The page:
Unlike maternity leave which is governed by the Maternity Benefit Act, 1961, India is yet to finalize a policy with respect to paid leave for fathers-to-be. Paternity leave as the name suggests allows fathers-to-be paid leave, immediately after child birth. With the number of nuclear families growing in India, many companies in the private sector have begun providing 5 to 10 days off for fathers-to-be. Add to this a weekend and the employee gets almost two weeks off. This benefit is now also prevalent in government and public sector companies, which offer up to a maximum of 15 days of leave. In the west, organizations offer long paternity leave which help a father take on additional responsibilities of the family. For instance, in Italy, an employee receives 13 weeks leave with 80 per cent pay, eight weeks in Sweden and 45 weeks in Norway, both offering 80 per cent pay to employees on paternity leave. Canada gives its employees 35 weeks of leave with 55 per cent pay. Globally, it was Sweden that introduced the concept of paternity leaves. In 1974, they pioneered the concept of parental leave where both parents were encouraged to take time off when a child was born.

Companies in India have begun believing that paternity leave gives men an opportunity to develop a stronger bond with the child from birth. Policies like these are adopted to stay in touch with the present generation’s reality and their challenges. Such policies also help better employee-employer relations, enhance employee satisfaction and hence better engagement at work. It supports employees and encourages them to give their best when at the workplace. The important point is whether this is sufficient as most private companies are averaging around five days of paternity leave. There are organizations which have started extending the duration of this leave for up to 15 days as they believe it is an extension of addressing their gender issues and helps make men sensitive to a family’s needs.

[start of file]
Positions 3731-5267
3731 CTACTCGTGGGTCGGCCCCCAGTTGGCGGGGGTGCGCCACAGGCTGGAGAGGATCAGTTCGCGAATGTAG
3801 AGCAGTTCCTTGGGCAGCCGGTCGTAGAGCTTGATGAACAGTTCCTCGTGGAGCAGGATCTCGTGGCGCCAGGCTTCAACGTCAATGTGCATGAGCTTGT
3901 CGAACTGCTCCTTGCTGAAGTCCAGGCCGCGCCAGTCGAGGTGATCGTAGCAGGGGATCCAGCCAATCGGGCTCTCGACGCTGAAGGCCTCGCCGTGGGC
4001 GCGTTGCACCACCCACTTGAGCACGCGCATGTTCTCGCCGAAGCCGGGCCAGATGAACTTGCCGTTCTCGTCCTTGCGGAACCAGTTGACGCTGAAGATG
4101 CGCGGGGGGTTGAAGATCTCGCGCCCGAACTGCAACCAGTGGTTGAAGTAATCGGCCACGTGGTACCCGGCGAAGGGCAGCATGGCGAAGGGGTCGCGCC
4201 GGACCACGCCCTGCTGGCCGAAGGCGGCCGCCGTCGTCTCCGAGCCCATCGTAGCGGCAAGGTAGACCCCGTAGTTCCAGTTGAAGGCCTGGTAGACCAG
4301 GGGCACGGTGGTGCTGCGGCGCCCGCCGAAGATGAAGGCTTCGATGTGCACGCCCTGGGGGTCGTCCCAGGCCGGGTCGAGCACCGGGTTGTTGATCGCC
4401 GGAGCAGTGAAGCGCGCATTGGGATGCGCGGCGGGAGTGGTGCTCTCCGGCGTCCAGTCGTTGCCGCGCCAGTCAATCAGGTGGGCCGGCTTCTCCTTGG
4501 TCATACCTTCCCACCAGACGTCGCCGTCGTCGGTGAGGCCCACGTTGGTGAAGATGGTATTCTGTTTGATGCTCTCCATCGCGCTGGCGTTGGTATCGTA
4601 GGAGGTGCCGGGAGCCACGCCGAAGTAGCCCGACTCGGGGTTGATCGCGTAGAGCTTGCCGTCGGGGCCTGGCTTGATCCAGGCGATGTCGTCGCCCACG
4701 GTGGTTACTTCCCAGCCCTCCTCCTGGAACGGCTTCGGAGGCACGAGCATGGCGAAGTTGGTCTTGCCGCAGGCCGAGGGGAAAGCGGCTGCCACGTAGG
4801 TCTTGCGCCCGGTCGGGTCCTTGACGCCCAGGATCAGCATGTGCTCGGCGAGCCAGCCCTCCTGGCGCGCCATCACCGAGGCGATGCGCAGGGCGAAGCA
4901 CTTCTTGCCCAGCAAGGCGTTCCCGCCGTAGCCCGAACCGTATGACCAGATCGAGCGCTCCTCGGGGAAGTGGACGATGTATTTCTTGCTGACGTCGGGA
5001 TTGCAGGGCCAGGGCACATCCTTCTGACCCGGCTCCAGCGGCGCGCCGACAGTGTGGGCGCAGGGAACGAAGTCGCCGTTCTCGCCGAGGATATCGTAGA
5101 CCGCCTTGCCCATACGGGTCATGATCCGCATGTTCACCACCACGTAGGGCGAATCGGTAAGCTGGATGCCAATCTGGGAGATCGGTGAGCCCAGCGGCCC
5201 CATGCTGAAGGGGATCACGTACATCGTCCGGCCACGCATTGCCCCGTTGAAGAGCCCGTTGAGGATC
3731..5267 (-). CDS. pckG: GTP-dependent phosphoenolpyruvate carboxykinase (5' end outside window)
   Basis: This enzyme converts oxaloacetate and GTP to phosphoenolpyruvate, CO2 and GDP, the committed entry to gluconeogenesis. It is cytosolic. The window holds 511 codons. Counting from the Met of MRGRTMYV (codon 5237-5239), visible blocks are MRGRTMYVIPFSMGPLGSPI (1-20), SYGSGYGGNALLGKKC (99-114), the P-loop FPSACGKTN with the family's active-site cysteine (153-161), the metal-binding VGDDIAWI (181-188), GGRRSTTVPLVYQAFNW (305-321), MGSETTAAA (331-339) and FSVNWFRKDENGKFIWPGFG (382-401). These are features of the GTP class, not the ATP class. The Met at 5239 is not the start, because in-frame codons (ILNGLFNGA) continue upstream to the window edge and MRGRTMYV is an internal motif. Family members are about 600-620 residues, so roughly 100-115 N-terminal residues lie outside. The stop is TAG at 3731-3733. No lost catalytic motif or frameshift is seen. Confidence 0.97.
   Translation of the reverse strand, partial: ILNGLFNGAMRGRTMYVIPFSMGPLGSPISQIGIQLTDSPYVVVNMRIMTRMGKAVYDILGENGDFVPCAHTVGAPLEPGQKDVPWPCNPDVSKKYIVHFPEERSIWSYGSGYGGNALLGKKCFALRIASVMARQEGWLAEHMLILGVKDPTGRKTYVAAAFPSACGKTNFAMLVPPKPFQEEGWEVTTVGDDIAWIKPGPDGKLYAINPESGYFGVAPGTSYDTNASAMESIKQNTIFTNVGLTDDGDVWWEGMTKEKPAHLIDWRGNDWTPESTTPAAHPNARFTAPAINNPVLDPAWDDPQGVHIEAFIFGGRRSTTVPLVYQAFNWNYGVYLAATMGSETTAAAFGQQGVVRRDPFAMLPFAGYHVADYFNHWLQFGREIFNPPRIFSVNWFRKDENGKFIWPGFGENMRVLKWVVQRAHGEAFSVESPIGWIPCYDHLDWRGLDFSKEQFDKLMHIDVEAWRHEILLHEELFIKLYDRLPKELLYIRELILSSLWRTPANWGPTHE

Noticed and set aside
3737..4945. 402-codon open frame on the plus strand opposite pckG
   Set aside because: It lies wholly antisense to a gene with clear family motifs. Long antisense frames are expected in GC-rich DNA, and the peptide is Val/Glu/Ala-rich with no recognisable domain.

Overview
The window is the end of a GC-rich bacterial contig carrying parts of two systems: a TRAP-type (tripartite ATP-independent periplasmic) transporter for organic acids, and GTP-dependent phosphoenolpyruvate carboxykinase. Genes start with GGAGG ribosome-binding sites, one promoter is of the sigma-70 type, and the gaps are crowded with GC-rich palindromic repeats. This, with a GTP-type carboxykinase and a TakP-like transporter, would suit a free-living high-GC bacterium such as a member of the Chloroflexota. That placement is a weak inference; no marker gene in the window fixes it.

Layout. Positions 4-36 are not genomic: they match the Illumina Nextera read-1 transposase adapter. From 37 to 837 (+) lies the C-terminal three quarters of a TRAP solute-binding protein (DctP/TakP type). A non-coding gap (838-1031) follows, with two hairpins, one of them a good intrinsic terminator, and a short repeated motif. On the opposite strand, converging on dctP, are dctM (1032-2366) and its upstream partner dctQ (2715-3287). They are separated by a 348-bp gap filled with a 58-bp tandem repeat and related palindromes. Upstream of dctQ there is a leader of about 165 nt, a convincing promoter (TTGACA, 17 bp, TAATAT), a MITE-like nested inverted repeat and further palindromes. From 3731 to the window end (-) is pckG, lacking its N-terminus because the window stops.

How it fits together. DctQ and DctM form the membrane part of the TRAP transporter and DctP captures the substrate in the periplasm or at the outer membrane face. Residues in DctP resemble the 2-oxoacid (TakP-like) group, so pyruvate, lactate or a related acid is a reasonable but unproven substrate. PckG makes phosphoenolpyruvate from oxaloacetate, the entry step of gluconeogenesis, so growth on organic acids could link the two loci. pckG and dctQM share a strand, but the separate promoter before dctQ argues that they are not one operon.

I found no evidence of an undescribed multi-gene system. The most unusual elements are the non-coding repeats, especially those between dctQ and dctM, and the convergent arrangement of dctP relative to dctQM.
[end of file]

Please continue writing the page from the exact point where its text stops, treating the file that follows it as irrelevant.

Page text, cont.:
Sample paternity leave looks like this:

Eligibility: Forming part of the overall leave policy of the company, a male employee who has been employed by the company on a full-time basis for at least 80 working days prior to the date on which a leave period is to begin, is eligible to avail paid paternity leave. For calculating the above 80 days Saturdays, Sundays and gazette holidays will be excluded while probation period will be included. Paternity leave does not apply to part time employees, interns and consultants. The male employee can avail 5 days of paid paternity leave 15 days before or within 6 months from the delivery date. The leave application shall be accompanied by proof such as birth certificate or doctor’s note in regards to the delivery date.
Paternity leave cannot at any time be clubbed with casual leave or sick leave. If such leave is not availed within the period, it shall be treated as lapsed. Encashment of paternity leave is not permissible.

Return To Work Requirement after leave: An employee who has taken paid parental leave is expected to return to work on a full-time basis after completion of leave period. If the employee does not return to work after completion of leave, the employee must repay a pro-rata share of the salary received during the period of paid leave.

Gender roles have evolved rapidly in recent decades, especially in terms of the place and status of women. But the evolution of our mental models of masculinity, and especially fatherhood, has been slower. Helping fathers to take time to care for their children will help children, families, and women. Fathers to be deserve their share of paternity leave. Happy father’s day!

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